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Found 10 records similar to Forestry and Woodworking
Health Canada requires all cigarettes manufactured or imported for sale in Canada to have a reduced likelihood of igniting upholstered furniture, mattresses and bedding.
This category covers surplus furniture and equipment that was transferred to public schools throughout the Province.
Sawmilling is an important Canadian industry. Its plant locations are widely scattered across Canada, predominantly in the coniferous forest region. This map shows sawmills whose production exceeds 10 000 cubic metres of lumber per year. The map symbols indicate the size of the mill and the type of lumber it produces.
The map 'Canada's Sawmills' shows the location of all facilities operating in 2002 that had a lumber-producing capacity of 10 000 cubic metres or more, or that produced at least this much lumber within a year between 1999 and 2002.
This category covers surplus furniture and equipment that was used to reduce capital cost associated with outfitting new school construction or renovations. Financial savings earned through this process were put directly back into each individual project.
Retailing is the most familiar service of all: goods are brought together, displayed and sold directly to consumers. This map shows the difference between the actual employment in retail and the expected level, based on the city's population and income. Retail activity is usually divided into two categories: the provision of convenience goods, such as food, drugs and gasoline, that are purchased on a daily or weekly basis — usually from the nearest outlet — and the provision of shopping goods, such as clothes, furniture or new cars. Customers prefer to compare several stores before buying shopping goods.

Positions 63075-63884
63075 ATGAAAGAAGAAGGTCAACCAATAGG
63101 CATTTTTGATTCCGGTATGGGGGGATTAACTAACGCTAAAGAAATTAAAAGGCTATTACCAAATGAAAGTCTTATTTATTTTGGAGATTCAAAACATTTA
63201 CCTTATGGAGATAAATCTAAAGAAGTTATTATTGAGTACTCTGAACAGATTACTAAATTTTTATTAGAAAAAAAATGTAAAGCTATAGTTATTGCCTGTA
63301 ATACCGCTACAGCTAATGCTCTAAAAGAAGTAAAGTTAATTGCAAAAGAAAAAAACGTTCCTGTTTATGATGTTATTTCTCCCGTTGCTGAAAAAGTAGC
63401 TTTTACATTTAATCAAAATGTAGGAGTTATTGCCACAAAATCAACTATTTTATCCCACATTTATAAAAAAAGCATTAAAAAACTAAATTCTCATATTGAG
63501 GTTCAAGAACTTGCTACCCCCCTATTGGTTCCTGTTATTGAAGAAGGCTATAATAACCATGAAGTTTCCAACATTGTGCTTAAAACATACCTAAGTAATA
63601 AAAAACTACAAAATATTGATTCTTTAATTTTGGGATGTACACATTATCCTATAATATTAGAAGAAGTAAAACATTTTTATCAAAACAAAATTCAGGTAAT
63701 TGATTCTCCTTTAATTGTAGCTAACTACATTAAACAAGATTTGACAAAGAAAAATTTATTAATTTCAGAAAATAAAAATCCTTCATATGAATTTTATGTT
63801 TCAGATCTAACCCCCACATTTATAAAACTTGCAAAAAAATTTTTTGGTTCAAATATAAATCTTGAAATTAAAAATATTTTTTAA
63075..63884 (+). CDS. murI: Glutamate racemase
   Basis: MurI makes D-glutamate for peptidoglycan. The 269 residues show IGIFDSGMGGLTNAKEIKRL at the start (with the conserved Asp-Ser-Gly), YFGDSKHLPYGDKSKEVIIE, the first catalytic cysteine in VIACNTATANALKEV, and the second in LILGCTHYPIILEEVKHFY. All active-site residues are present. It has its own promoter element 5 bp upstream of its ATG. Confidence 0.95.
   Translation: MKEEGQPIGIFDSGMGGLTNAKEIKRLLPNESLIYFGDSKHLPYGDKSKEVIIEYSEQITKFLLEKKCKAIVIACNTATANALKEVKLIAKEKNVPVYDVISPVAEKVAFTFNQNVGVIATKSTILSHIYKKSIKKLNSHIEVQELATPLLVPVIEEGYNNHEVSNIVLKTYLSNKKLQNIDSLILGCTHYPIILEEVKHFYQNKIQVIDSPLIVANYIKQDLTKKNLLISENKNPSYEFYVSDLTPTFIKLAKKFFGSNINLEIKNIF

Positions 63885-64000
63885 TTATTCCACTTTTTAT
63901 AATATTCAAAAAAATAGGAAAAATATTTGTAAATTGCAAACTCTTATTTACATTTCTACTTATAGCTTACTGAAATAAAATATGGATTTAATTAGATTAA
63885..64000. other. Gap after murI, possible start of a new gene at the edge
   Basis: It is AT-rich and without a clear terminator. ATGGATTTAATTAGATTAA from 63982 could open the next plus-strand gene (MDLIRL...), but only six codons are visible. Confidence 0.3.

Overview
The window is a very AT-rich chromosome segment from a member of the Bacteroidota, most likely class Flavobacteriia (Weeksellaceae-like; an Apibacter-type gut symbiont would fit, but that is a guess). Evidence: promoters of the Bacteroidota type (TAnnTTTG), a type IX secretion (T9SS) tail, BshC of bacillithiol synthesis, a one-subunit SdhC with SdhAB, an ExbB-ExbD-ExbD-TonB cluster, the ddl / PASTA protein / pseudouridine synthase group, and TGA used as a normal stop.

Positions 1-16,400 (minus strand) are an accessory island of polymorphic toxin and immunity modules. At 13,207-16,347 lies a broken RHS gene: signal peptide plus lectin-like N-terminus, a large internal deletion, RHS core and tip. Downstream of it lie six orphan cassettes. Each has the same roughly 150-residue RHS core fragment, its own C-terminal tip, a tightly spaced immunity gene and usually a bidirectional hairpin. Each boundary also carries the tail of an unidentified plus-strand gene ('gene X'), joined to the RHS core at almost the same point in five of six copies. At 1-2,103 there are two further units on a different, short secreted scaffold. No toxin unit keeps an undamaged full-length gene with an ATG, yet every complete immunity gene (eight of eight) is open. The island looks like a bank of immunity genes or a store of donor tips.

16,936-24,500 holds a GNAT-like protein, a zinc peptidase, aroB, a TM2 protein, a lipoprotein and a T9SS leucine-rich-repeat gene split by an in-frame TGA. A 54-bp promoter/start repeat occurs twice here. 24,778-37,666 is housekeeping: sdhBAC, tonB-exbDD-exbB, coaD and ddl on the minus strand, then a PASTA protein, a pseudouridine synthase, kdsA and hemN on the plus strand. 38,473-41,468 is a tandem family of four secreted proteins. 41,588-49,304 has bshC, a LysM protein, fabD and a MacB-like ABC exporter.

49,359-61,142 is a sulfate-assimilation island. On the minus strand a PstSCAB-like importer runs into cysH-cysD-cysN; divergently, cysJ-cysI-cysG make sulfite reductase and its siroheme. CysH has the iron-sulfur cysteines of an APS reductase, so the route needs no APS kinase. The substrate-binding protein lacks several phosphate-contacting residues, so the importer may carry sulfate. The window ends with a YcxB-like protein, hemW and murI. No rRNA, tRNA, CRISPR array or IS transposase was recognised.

Contained within the 5th Edition (1978 to 1995) of the National Atlas of Canada is a map that shows the location of larger sawmills for Canada (with 1: 2 000 000 inset for Vancouver); sawmills classed by size, wood type, and ownership by major forest product companies Charts show Canadian lumber production and export markets.
Contained within the 3rd Edition (1957) of the Atlas of Canada is a map that shows condensed maps of distributed sawmills in Canada, circa 1951. There are two main maps, one displaying the Western provinces of Canada, and the other southern Ontario, and Eastern provinces. In the Western provinces, Vancouver Island and surrounding areas are displayed in a larger scale window in the corner. The map of Eastern provinces created a large scale map of the northern section of Newfoundland.
Contained within the 3rd Edition (1957) of the Atlas of Canada is a map that shows the location of pulp mills, paper mills, and mills that produce both pulp and paper. Mills are represented by proportional disc symbols which indicate the 1951 annual mill capacity. The maps are accompanied by three graphs showing, for 1951: the percentage production of pulp and paper by province, the total national tonnage production of pulp and paper, and total pulp and paper export tonnages.
Contained within the 4th Edition (1974) of the Atlas of Canada is a set of four maps showing population percentage changes by census division. The years 1931 to 1941, 1941 to 1951, 1951 to 1961 and 1961 to 1966 are presented as the periods of change. Each of the four maps individually represents one of these periods.